The handful of question marks surrounding the defending Pac-12 Conference South Division champions heading into the 2017 season probably won't be fully answered until Washington comes to town in three weeks.

Still, for an opening act, coach Mike MacIntyre's bunch certainly will take it.

The Buffaloes fans among the biggest crowd to witness a Rocky Mountain Showdown in 14 years celebrated a victorious debut, as Colorado outlasted Colorado State 17-3 Friday night in a contest equally balanced by promise and the sort of frustrating blemishes typical of an opener.

It certainly wasn't the offensive showcase most were predicting. Instead the rivalry battle turned into a war of attrition marred by a flag fest — at least a few of which were thrown for legitimate penalties.

While the Buffs did enough things well to remain in control throughout the contest, MacIntyre will have plenty of mistakes to sort through. Among the biggest "what ifs" surrounding the Buffs on the heels of a 10-win season was how well Steven Montez would fare in his new role as the undisputed field general of the CU offense, and how well a revamped defensive interior would hold up against a CSU offense that hung 58 points on Pac-12 rival Oregon State six days earlier.


Montez, the redshirt sophomore with the gunslinger mentality, displayed both poise and patience as the Buffs asserted control early, calmly executing an early game plan designed to take advantage of the sizeable cushions CU's receivers were given along the perimeter. Delivering the ball quickly and on-target, Montez connected on eight of his first nine passes, gaining just 53 yards but keeping the chains moving until the Rams' defense loosened up. Eventually Montez made the sort of play unique to his skill-set, scrambling out of the pocket to his left before delivering a strike along the opposite side of the field to Shay Fields for a 31-yard score that pushed CU's lead to 17-0.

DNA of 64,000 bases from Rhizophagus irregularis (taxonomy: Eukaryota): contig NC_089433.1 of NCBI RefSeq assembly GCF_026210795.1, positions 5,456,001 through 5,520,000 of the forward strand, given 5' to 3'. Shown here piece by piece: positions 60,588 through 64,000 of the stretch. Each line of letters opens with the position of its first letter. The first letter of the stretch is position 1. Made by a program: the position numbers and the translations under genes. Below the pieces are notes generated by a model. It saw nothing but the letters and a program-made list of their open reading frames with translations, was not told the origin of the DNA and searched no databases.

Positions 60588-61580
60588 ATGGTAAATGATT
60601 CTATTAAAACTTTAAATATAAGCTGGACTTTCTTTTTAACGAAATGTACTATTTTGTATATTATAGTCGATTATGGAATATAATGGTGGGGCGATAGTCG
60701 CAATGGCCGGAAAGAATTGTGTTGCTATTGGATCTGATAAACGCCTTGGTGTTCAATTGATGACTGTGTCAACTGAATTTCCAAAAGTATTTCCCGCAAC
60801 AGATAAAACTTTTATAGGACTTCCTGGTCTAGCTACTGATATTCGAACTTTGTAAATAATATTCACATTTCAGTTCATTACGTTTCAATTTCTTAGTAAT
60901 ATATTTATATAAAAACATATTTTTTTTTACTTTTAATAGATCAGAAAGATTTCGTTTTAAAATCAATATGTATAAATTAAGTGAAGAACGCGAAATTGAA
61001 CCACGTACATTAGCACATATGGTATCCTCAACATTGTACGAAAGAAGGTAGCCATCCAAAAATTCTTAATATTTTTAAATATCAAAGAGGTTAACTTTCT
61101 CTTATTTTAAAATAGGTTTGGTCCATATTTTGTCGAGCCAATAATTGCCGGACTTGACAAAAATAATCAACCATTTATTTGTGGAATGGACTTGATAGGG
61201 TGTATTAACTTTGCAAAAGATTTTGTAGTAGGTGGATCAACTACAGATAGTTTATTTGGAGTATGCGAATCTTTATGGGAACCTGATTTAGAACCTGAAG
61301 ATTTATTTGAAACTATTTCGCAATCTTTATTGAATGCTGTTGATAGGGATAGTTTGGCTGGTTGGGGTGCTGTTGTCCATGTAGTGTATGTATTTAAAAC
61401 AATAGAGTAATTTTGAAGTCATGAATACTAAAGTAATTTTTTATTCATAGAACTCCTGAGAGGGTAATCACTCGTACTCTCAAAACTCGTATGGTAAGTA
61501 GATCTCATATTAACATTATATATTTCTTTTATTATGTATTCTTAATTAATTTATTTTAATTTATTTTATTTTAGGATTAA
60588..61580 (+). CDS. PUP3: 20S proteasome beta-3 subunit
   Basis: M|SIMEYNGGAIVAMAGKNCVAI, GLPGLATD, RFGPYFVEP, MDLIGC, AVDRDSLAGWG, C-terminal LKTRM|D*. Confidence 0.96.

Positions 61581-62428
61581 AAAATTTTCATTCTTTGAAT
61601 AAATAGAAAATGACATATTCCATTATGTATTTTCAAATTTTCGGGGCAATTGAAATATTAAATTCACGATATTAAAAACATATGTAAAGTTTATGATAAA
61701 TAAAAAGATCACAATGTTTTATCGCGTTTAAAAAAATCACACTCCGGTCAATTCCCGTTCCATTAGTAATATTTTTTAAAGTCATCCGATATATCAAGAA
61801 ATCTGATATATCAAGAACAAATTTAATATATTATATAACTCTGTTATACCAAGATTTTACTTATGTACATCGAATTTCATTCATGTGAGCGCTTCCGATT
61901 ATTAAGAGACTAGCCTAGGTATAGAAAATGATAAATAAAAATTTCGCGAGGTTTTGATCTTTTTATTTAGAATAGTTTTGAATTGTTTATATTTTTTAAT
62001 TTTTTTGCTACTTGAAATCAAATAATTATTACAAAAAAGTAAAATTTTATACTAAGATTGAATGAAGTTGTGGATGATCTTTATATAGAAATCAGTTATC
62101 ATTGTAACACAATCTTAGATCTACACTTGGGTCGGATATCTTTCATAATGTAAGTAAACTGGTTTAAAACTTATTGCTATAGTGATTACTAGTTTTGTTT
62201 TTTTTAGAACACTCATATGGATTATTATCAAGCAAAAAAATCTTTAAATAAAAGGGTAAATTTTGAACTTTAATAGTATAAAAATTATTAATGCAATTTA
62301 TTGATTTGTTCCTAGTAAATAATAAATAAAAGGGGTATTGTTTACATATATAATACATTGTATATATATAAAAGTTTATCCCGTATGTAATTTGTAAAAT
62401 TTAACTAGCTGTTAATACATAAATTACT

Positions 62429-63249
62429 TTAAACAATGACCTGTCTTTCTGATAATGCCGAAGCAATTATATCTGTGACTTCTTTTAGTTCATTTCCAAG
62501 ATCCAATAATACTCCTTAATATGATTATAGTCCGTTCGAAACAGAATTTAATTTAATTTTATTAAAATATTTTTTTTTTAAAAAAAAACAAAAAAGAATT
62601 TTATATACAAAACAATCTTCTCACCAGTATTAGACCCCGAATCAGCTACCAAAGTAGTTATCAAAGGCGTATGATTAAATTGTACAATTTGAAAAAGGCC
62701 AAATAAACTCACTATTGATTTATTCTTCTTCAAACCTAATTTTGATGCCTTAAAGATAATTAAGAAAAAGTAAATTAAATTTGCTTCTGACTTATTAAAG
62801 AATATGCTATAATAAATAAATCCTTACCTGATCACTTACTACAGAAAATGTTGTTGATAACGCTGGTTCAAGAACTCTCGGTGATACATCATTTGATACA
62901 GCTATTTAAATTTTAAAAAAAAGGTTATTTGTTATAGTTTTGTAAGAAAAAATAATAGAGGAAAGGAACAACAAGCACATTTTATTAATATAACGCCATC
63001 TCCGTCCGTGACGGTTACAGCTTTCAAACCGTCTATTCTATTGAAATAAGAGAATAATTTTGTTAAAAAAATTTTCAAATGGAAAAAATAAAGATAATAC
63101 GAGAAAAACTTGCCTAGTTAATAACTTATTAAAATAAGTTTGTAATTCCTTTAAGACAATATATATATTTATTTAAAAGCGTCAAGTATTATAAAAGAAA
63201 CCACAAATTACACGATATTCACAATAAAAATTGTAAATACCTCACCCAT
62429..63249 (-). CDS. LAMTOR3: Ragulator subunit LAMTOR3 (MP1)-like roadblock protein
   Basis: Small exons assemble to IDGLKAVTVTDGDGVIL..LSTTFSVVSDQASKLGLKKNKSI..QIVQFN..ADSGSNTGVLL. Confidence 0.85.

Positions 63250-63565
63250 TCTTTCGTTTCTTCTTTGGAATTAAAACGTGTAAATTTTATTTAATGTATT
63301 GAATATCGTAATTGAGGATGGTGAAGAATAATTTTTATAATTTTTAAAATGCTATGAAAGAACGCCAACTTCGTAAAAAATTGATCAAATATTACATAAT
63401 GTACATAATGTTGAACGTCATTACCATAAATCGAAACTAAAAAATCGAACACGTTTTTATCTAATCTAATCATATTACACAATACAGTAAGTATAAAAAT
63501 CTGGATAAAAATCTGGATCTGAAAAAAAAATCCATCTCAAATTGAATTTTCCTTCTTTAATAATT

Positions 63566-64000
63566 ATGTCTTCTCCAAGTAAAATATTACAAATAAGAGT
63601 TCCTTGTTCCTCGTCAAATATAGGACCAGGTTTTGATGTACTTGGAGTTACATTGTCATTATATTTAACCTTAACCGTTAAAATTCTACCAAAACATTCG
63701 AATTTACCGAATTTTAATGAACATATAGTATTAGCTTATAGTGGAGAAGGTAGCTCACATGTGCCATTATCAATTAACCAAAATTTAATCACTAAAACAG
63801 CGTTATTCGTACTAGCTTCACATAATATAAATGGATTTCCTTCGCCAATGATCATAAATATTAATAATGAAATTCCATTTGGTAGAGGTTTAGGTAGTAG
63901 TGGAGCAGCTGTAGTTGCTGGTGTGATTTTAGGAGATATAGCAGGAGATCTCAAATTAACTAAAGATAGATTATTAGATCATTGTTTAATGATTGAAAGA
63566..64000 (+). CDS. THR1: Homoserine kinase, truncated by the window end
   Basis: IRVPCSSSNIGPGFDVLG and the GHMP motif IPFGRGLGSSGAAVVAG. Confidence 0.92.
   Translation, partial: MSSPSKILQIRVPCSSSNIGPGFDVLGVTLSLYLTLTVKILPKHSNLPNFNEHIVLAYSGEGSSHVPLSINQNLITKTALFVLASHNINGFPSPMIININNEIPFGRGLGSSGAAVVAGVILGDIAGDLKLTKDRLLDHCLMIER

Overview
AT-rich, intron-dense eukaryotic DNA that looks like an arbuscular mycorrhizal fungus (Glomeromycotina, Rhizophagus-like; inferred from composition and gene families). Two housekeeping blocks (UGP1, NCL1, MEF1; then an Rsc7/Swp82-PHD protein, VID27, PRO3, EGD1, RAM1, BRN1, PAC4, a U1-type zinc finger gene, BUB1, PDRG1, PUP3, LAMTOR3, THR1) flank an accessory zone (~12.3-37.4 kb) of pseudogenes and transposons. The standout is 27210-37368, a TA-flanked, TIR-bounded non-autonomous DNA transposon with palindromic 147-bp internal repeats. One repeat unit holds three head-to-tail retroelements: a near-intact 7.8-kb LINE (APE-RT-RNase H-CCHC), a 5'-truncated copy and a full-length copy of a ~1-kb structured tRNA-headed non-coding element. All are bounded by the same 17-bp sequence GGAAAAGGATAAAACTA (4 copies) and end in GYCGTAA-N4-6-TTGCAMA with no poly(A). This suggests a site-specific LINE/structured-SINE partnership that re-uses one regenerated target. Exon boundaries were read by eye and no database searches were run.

It hardly was a flawless performance for CU's new full-time starter, as that strike early in the second quarter pretty much ended the offensive highlights. Montez's interception early in the fourth quarter was underthrown into tight coverage (and into the end zone) on first down when a throw-away would have been a better option. Sacks were taken unnecessarily as well. Zero points over the final 43-plus minutes won't get the job done in Pac-12 play.

Defensively, it was encouraging to see the Buffs consistently getting in the face of CSU quarterback Nick Stevens. After completing 67 percent of his passes for 334 yards and three touchdowns against Oregon State, CU's pressure was a critical factor in the 24-for-47, two-interception night Stevens endured at Sports Authority Field.

Kudos to new defensive coordinator DJ Eliot for having his group ready to play. His credentials didn't exactly provide a wow factor following his arrival from Kentucky, yet for a squad that was forced to replace eight defensive starters along with three prominent defensive coaches, the Buffs generally played inspired defense more reminiscent of the 2016 bunch than a group that experienced such a drastic overhaul.

While a win over the Rams always is cause for celebration, it's fortunate for the Buffs they have lightweights Texas State and Northern Colorado next on the ledger before the daunting Pac-12 opener against Washington. Three offensive pass interference calls against the Rams — perhaps more of that particular penalty than the Buffs can count on from their opponents throughout the remainder of the schedule — wiped out a trio of big plays for CSU, including a touchdown. The Buffs dodged an additional bullet when yet another Rams TD was erased by a hands-to-the-face penalty.

Nix a few questionable flags from the equation and the Rams would've made a game of it in the second half. Though the W sets the stage for a perfect 3-0 mark in nonconference play, a critical step in CU's goal of reaching back-to-back bowl games, clearly there remains much work to be done.

Pat Rooney: or